Pesticides touch every aspect of our lives: from supermarket food residues, to chronic disease, to biodiversity loss and climate change. But signs of change are everywhere. People all over the world are seeking healthier alternatives in their own lives and taking collective action to create real change in our food and farming system. In addition to coalition organizing, we bring our strength in grassroots science and strategic communications to campaigns. Explore our current campaigns and find out how you and your community can get involved. Since our inception more than 30 years ago, PAN has recognized the importance of collaboration. Building a healthy, sustainable food system and tackling corporate control of agriculture are challenges much too large for any one organization to take on alone. Cultivating powerful, effective partnerships is core to our work — part of our organizational DNA. At Pesticide Action Network (PAN) North America, we work to create a just, thriving food system. For too long, pesticide and biotech corporations have dictated how we grow food, placing the health and economic burdens of pesticide use on farmers, farmworkers and rural communities. We work with those on the frontlines to tackle the pesticide problem — and reclaim the future of food and farming. PAN North America is one of five regional centers worldwide. We link local and international consumer, labor, health, environment and agriculture groups into an international citizens’ action network. PAN works to replace the use of hazardous pesticides with ecologically sound and socially just alternatives. We challenge the global proliferation of pesticides, defend basic rights to health and environmental quality, and work to ensure the transition to a just and viable food system.
In 1944, Dan West began outlining a simple but groundbreaking plan to tackle hunger around the world. His philosophy still inspires Heifer’s work today. Partnering with farmers across a range of different livestock and crops, we create unique solutions to local challenges. Together, we build inclusive, resilient economies, so communities can develop effective ways to end global hunger and poverty in a sustainable way. Heifer International was born from that simple idea of empowerment, and for 75 years the organization has worked tirelessly to give families a hand up, rather than just a handout. We work in 21 countries around the world to strengthen local economies and build secure livelihoods that guarantee a living income to local farmers. We work to end hunger and poverty in partnership with the communities we serve. Our programs support entrepreneurs around the world, creating lasting change from the ground up. It begins with a seed investment of livestock or agriculture, followed by mentorship to help project participants build a business, and ultimately to gain access to supply chains and markets. These families are able to earn a living income and continuously lift up their communities as they train the next generation of leaders. By supporting and training the world's farmers, ranchers, and female business owners, we're investing in a new breed of success.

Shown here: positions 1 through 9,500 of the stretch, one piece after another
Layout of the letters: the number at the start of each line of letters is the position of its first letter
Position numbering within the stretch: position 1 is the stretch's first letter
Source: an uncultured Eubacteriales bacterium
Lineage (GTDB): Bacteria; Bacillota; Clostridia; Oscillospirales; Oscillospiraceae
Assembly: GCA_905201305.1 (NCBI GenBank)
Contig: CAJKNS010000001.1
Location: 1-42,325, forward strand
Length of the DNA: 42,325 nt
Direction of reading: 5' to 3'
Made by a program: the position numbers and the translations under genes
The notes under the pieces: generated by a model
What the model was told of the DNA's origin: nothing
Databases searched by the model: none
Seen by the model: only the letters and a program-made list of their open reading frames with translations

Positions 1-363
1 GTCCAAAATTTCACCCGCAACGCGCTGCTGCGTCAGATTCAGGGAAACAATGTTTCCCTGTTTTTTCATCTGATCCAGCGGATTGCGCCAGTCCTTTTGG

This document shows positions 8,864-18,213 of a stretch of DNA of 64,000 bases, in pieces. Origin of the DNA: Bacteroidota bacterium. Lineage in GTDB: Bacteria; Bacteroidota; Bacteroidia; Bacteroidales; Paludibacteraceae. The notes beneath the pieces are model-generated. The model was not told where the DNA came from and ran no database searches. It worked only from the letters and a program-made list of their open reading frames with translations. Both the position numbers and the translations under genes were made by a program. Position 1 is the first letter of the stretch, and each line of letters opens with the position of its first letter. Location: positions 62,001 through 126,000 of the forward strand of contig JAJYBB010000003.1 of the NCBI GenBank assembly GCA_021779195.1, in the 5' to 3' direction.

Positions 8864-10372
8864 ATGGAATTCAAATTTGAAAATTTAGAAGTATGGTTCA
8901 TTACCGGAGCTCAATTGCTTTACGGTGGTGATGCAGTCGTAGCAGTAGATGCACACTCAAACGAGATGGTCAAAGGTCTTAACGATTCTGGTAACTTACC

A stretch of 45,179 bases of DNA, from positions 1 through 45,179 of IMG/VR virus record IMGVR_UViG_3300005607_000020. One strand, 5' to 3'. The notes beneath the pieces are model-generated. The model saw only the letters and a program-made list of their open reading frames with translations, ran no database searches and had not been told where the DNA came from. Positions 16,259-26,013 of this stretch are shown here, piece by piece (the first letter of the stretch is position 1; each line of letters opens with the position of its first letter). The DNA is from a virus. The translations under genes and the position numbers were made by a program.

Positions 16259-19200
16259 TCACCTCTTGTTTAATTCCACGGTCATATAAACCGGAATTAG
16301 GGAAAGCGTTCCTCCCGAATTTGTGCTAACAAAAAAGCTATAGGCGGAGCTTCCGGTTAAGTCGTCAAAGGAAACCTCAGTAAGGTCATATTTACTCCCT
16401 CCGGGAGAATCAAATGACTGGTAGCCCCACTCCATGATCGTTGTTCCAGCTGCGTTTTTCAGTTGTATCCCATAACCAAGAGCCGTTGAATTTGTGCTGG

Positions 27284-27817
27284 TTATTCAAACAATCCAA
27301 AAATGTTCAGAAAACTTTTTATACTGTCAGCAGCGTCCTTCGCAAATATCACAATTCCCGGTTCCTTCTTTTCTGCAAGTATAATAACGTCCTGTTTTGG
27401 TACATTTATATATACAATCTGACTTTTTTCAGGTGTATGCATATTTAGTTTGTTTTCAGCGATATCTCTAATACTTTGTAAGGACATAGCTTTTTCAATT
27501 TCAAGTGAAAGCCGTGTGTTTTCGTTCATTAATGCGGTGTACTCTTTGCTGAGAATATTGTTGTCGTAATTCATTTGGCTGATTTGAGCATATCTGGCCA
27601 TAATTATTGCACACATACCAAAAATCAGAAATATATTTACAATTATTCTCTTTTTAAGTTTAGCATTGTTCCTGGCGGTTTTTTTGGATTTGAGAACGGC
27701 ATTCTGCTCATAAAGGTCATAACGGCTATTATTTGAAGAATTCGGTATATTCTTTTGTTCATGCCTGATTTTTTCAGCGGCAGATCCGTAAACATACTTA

We're the innovative, national campaign working to make global poverty a focus of U.S. foreign policy. The Borgen Project is a Seattle-based nonprofit organization that combats global poverty by advocating for a refocus of U.S. political attention and funding toward programs that improve conditions for the world’s poor. Our purpose is to inform, engage, and mobilize the public to encourage U.S. Congress to support legislation that benefits the global economy. Every year, the world loses 0.3% of its fertile soil due to erosion and mismanagement. On the surface, this may not seem like much, but it means that over the past 100 years, the earth has lost 30% of its fertile soil, and this number will continue to grow, leading to more food insecurity globally. This erosion is due to over-farming land and the increased use of chemical fertilizers and pesticides. However, around the world, farmers and agricultural departments have begun to practice sustainable farming, a practice where farmers rotate crops to let the soil regain its nutrients while also supplementing it with animal manure instead of chemical fertilizer. As a result, the soil should remain in a natural state so that it is able to be useful for years to come. Here is some information about regenerative farming in South Africa. In South Africa, regenerative farming has become essential to the agricultural model because the country has suffered irregularity in its rainy season, as well as a lack of crops that can actually survive in the region. Farmers began the movement amongst their own community, and it gradually grew to receive national attention. Their model concentrates heavily on planting as many native crops as possible and avoiding non-native crops that require large amounts of water. Other regions of the world tend to choose crops that provide the soil with specific benefits. However, South African farmers learned that rotating native crops that did not necessarily have the same benefits was easier because they required less water. At the end of 2019, the Western Cape Department of Agriculture began two larger studies; one to examine the feasibility of regenerative farming, and the other to monitor its effects. These studies help to bolster regenerative farming in South Africa and have provided insight into how the process specifically works in South Africa since the climate is arid. So far, many of these studies have concluded that in South Africa, the secrets to regenerative farming are increasing biodiversity, using native crops and using manure from local animal farms.